37 For {nothing will be impossible with God}."[w]
38 So Mary said, "Behold, the Lord's female slave! May it happen to me according to your word." And the angel departed from her.

Mary Visits Elizabeth

39 Now in those days Mary set out [and][x] traveled with haste into the hill country, to a town of Judah,
40 and entered into the house of Zechariah, and greeted Elizabeth.
41 And it happened that when Elizabeth heard the greeting of Mary, the baby in her womb leaped and Elizabeth was filled with the Holy Spirit.
42 And she cried out with a loud shout and said, "Blessed [are] you among women, and blessed [is] the fruit of your womb!
43 And why [is] this [granted] to me, that the mother of my Lord should come to me?
44 For behold, when the sound of your greeting came to my ears, the baby in my womb leaped for joy!
45 And blessed [is] she who believed that [there] will be a fulfillment to what was spoken to her from the Lord!"

Mary’s Hymn of Praise to God

46 And Mary said, "My soul exalts the Lord,
47 and my spirit has rejoiced greatly in God my Savior,
48 because he has looked upon the humble state of his female slave, for behold, from now on all generations will consider me blessed,
49 because the Mighty [One] has done great [things] for me, and holy [is] his name.
50 And his mercy [is] for generation after generation to those who fear him.
51 He has done a mighty deed with his arm; he has dispersed the proud in the thoughts of their hearts.
52 He has brought down rulers from [their] thrones, and has exalted the lowly.
53 He has filled those who are hungry with good [things], and those who are rich he has sent away empty-handed.
54 He has helped Israel his servant, remembering [his] mercy,
55 just as he spoke to our fathers, to Abraham and to his descendants {forever}."[y]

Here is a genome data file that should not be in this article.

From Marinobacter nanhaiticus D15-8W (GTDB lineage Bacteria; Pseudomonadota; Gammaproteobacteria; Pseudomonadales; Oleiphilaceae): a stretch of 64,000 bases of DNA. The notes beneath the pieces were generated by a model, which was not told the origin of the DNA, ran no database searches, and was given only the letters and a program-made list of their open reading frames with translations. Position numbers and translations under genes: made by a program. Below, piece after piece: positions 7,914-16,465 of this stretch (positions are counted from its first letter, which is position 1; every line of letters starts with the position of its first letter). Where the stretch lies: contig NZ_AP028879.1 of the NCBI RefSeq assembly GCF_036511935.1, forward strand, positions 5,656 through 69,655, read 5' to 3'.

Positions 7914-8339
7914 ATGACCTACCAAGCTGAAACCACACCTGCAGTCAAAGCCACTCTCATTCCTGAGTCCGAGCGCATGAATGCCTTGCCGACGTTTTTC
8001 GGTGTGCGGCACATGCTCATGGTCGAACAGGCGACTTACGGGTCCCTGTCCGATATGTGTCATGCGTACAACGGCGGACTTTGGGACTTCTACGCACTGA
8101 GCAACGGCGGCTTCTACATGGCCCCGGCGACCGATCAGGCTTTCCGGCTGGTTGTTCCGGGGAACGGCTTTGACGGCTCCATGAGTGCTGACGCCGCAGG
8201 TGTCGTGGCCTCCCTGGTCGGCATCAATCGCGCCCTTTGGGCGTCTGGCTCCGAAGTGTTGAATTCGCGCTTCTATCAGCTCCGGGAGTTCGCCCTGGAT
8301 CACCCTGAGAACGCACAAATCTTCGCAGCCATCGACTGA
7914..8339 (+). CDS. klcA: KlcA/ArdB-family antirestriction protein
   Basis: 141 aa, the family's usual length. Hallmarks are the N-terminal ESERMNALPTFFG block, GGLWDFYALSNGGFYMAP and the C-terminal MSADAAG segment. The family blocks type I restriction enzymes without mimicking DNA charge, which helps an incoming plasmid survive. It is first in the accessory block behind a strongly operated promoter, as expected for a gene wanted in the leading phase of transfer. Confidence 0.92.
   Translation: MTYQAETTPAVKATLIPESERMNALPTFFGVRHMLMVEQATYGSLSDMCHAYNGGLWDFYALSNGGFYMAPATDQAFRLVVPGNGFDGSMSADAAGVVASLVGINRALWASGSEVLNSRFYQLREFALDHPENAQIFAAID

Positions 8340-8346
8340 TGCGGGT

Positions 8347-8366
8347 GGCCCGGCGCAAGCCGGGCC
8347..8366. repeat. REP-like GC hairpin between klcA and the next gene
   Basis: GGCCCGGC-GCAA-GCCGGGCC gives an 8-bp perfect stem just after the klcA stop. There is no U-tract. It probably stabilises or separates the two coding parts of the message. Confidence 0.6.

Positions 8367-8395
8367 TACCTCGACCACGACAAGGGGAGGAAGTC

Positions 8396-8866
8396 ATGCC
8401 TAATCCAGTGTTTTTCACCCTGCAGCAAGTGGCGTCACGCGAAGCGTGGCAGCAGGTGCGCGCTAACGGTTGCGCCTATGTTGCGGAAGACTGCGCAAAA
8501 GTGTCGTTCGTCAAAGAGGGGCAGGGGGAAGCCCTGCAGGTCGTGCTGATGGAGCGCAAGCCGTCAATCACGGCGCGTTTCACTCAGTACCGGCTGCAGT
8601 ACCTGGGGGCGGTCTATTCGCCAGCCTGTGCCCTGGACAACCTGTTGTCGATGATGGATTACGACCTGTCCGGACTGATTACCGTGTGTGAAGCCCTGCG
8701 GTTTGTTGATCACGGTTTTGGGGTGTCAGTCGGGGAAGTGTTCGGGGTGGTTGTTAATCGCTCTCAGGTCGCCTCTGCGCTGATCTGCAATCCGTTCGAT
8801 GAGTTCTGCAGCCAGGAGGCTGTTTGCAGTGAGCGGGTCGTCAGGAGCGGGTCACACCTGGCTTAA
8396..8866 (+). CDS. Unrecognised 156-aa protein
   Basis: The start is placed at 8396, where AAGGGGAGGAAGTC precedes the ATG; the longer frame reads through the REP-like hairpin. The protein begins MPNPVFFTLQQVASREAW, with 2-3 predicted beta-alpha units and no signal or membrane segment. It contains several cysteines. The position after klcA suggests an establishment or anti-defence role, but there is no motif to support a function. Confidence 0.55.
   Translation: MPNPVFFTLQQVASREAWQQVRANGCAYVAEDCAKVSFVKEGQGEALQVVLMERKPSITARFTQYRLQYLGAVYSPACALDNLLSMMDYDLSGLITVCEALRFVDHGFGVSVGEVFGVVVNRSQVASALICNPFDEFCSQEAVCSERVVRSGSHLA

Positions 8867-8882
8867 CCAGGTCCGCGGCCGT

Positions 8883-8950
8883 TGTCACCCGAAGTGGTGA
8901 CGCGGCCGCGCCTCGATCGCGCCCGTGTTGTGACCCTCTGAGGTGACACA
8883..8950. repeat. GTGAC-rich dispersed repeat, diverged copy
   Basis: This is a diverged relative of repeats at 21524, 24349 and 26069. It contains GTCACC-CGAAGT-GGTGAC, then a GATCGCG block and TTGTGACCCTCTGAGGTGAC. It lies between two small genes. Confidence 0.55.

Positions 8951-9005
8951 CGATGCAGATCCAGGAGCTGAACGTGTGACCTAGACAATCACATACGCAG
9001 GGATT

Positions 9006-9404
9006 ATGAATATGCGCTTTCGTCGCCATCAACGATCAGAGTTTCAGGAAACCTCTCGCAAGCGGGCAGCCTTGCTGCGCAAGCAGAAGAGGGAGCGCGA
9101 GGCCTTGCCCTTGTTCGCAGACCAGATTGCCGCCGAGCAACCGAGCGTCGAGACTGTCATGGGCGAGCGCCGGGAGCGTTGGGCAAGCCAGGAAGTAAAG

56 And Mary stayed with her about three months, and returned to her home.

The Birth of John the Baptist

57 Now the time came for Elizabeth that she should give birth, and she gave birth to a son.
58 And her neighbors and relatives heard that {the Lord had shown his great mercy to her},[z] and they rejoiced with her.
59 And it happened that on the eighth day they came to circumcise the child, and they were wanting to name him {after}[aa] his father Zechariah.
60 And his mother answered [and][ab] said, "No, but he will be named John."
61 And they said to her, "There is no one of your relatives who is called by this name."
62 So they made signs to his father [asking] what he wanted him to be named,
63 and he asked for a writing tablet [and][ac] wrote, saying, "John is his name." And they were all astonished.
64 And his mouth and his tongue were opened immediately, and he began to speak,[ad] praising God.
65 And fear came on all those who lived near them, and in all the hill country of Judea all these events were discussed.
66 And all those who heard kept [these things][ae] in their hearts, saying, "What then will this child be? For indeed the hand of the Lord was with him!"

The Praise and Prophecy of Zechariah

67 And his father Zechariah was filled with the Holy Spirit and prophesied, saying,
68 "Blessed [be] the Lord, the God of Israel, because he has visited to help and {has redeemed}[af] his people,
69 and has raised up a horn of salvation for us in the house of his servant David,
70 just as he spoke through the mouth of his holy prophets from earliest times--
71 salvation from our enemies and from the hand of all those who hate us,
72 to show mercy to our fathers and to remember his holy covenant,
73 the oath that he swore to Abraham our father, to grant us
74 [that] we, being rescued from the hand of [our] enemies, could serve him without fear
75 in holiness and righteousness before him all our days.
76 And so you, child, will be called the prophet of the Most High, for you will go on before the Lord to prepare his ways,
77 to give knowledge of salvation to his people by the forgiveness of their sins,
78 because of the merciful compassion[ag] of our God by which the dawn will visit to help us from on high,
79 to give light to those who sit in darkness and in the shadow of death, to direct our feet into the way of peace."
80 And the child kept growing and becoming strong in spirit, and was in the wilderness until the day of his public appearance to Israel.

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Luke 1 Commentary

Chapter 1